Prime Minister Malcolm Turnbull has ripped responsibility for copyright and online piracy initiatives out of Attorney General George Brandis’ hands.
New Communications Minister, Mitch Fifield, will take over these government areas under Turnbull’s new administrative arrangements.
Brandis oversaw website blocking laws, which were passed earlier this year under former PM Tony Abbott. These laws allow content rights holders to go to federal court and request that ISPs block a website that violates Australian copyright law.
Brandis also oversaw the Copyright Notice Scheme, which requires ISPs to match IP addresses provided by rights holders of alleged copyright infringers with their customers and send them a notice of infringement.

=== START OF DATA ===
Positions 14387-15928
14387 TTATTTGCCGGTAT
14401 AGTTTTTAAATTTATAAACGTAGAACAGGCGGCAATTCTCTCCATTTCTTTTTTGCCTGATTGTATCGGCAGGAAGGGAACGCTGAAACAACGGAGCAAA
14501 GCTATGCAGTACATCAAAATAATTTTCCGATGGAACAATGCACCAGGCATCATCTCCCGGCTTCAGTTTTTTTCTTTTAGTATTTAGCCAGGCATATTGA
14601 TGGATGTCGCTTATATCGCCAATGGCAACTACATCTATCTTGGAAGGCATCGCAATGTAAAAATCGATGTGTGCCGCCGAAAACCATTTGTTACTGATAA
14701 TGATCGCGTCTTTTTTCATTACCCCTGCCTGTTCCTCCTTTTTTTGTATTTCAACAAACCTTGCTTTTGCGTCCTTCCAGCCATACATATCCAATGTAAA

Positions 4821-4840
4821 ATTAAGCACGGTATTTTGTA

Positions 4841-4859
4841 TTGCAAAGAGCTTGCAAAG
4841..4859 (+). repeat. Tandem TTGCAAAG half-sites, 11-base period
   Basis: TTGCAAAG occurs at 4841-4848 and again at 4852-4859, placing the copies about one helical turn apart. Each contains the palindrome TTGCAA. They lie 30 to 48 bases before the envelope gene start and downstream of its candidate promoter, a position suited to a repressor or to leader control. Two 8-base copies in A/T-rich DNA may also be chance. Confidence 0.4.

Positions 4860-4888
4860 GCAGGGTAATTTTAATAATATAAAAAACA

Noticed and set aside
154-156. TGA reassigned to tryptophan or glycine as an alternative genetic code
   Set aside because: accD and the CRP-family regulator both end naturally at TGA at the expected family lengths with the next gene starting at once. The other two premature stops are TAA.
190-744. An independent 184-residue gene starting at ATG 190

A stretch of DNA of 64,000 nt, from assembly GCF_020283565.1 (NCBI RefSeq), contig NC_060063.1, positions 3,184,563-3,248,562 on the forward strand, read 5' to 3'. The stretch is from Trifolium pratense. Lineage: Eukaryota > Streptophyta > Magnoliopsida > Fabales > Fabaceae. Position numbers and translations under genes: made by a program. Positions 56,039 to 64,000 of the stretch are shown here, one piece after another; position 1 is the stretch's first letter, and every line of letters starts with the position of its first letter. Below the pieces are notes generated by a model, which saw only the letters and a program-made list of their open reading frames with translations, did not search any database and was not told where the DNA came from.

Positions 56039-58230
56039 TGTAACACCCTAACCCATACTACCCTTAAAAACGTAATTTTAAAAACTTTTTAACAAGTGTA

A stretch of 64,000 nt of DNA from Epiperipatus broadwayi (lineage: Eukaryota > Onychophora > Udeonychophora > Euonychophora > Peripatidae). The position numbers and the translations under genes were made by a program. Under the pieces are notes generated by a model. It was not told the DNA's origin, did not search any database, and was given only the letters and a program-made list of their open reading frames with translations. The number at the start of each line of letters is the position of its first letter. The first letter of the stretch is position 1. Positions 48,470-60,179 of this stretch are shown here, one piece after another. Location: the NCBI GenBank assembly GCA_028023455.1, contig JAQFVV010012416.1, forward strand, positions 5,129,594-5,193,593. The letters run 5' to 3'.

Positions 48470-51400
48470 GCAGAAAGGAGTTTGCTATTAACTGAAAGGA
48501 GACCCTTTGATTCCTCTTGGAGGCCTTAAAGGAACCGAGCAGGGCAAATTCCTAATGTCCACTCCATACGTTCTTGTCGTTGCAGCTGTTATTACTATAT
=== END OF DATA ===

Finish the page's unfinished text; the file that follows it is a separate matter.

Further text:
Internet Australia, the peak body representing Internet users, supports the PM’s decision to move copyright and online piracy to the Communications Minister’s portfolio.
“Internet Australia congratulates our new PM for showing signs of a more realistic approach to Internet legislation,” Internet Australia’s CEO, Laurie Patton, said in a statement.
“Senator Brandis’ ‘site blocking’ legislation is one of a number of ad hoc laws passed by the Abbott Government that we believe have little chance of achieving their stated aim but do have the very real likelihood of damaging the integrity and utility of the Internet.”
Internet Australia is also calling for the Communications
Minister to re-asses data retention laws that require ISPs to store
customers’ metadata for up to two years.